At the Chevron retirees country garden, the scarecrows are actually for the moose who have a taste for beet greens.
Fortunately, they don’t seem to like the beetroots, or so far the onions, potatoes, zucchini, or carrots, all of which are destined for the Calgary Food Bank.
The garden is maintained by volunteers from the Chevron Retirees Club, which last year harvested over 4,000 kilograms of food from the land north of Cochrane. Despite this year’s drought conditions, they are optimistic they’ll reap the same bounty this year.
“It’s terrific to help people out that need a little help getting going, whatever their situation is,” said Ted Spearing of the Chevron Retirees Club. “If we can grow the veggies that help them do that, help them and their families be well-fed, and able to get on with life, that’s wonderful.”
The food bank provides the seeds to the group which plants, maintains, and harvests the crops.
“We always get feedback from clients that they’ll say, Wow, I didn’t expect that I would get carrots that still had dirt on them from someone’s garden yesterday,” said Calgary Food Bank spokesperson Shawna Ogston. “The idea that we’re growing such fresh produce just for them to say we care about your resiliency – they don’t just see it as ‘Oh, great. I’ve got carrots.’ It’s (more) like ‘Wow! Somebody really cares’.”
The land for the garden was donated by a homeowner, about 20 minutes north of Cochrane, three years ago. In the first year, the club was able to clear the land and break ground, but it wasn’t until 2020 that they were able to harvest a crop.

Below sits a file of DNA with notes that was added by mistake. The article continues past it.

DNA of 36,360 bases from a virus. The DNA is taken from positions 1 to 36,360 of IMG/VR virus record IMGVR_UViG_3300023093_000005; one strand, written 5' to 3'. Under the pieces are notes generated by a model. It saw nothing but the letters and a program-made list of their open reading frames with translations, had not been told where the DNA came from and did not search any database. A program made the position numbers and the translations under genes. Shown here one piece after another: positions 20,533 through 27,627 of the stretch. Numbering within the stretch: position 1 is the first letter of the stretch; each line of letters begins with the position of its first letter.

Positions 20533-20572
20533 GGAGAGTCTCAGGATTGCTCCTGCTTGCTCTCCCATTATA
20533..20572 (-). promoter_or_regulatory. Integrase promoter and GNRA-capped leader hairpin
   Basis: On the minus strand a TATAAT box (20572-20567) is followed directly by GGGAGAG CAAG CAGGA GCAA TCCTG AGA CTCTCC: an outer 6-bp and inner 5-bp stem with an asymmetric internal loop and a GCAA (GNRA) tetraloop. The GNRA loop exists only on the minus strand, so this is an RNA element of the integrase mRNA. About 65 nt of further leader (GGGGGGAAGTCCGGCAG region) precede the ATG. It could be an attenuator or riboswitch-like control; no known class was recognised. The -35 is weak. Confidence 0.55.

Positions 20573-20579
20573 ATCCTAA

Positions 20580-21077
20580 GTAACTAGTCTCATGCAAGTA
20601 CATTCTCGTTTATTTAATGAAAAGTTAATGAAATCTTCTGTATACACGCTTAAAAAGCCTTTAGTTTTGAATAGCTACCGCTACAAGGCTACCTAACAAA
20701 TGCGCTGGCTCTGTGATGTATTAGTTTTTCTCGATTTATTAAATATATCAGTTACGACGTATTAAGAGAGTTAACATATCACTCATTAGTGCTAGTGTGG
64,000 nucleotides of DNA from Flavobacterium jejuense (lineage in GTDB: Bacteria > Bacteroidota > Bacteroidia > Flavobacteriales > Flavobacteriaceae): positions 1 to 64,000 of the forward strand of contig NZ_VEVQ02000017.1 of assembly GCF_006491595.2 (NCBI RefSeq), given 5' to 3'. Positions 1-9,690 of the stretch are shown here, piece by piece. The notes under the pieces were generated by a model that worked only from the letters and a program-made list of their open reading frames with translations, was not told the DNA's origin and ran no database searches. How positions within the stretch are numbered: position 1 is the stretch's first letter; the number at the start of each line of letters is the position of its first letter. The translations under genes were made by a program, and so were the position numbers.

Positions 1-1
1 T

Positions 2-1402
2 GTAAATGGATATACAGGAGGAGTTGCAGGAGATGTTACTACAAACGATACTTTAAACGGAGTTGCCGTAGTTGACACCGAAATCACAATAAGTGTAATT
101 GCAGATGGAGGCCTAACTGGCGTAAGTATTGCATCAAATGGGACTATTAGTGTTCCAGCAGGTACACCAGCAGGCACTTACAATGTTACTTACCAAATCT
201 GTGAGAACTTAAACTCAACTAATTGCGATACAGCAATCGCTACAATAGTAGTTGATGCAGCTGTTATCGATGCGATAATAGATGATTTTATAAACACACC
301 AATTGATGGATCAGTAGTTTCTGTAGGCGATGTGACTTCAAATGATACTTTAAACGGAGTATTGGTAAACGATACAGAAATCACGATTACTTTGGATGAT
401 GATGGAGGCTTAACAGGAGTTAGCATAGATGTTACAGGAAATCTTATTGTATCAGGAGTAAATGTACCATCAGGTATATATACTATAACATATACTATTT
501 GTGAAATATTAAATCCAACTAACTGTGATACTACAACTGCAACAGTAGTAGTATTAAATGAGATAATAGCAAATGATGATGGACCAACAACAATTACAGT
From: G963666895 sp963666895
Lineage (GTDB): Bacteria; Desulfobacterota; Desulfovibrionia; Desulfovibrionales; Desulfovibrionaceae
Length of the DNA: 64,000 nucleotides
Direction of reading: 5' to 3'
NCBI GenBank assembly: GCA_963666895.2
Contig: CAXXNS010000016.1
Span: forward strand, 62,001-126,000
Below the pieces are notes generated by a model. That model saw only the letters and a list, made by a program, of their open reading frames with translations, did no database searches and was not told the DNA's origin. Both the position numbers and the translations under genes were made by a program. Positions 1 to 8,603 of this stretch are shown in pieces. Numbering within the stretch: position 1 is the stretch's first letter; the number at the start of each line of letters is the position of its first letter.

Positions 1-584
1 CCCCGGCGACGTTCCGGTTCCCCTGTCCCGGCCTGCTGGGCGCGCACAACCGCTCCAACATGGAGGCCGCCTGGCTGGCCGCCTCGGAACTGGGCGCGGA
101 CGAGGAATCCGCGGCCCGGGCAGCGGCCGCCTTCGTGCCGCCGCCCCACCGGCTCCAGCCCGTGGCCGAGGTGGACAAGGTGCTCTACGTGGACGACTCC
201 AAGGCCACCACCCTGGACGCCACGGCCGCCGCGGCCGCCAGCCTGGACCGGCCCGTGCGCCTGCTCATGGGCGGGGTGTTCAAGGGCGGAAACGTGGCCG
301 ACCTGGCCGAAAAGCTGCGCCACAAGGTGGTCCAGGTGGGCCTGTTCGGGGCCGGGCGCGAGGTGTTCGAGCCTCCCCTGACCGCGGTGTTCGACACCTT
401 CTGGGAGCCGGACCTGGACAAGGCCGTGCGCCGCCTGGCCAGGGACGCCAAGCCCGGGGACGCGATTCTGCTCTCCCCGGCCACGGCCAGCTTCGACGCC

There was nowhere for them to store their tools and supplies, until Wednesday when a team from the construction manufacturer ZS2 technologies held a building bee to erect a shed for the group.
Using the company’s proprietary magnesium oxide sulfate cement paneling, they built what might be the most fireproof, weatherproof, and best-insulated shed on the prairies.
“The shed that we are building for the community garden is probably the Cadillac, or Mercedes of all sheds” said ZS2 CEO Scott Jenkins “I’s a great demonstration of how quickly we can build this entire shed. It will be done in one day. It’s an opportunity for us, also, to support such a worthy organization like the food bank.”
The Chevron retirees will be conducting a preliminary ‘test harvest’ this week to judge the state of the crop. They expect to harvest the full garden in mid-September, and while they expect to reap tonnes of food for the food bank, Ogston says even if you have just a row or two in your garden at home the food bank would be excited to see it wind up in one of their hampers.
“Donating to the food bank, if you’ve got a row in your backyard of extra potatoes, or who knows what this growing season is super easy,“said Ogston “Remember these are perishable items, so we’ve got to get them into hampers right away. If you’re pulling out those carrots on a Sunday with your children, you could get those into hampers Monday afternoon.”
Ogston advises to check the food bank’s website for the drop off locations and times.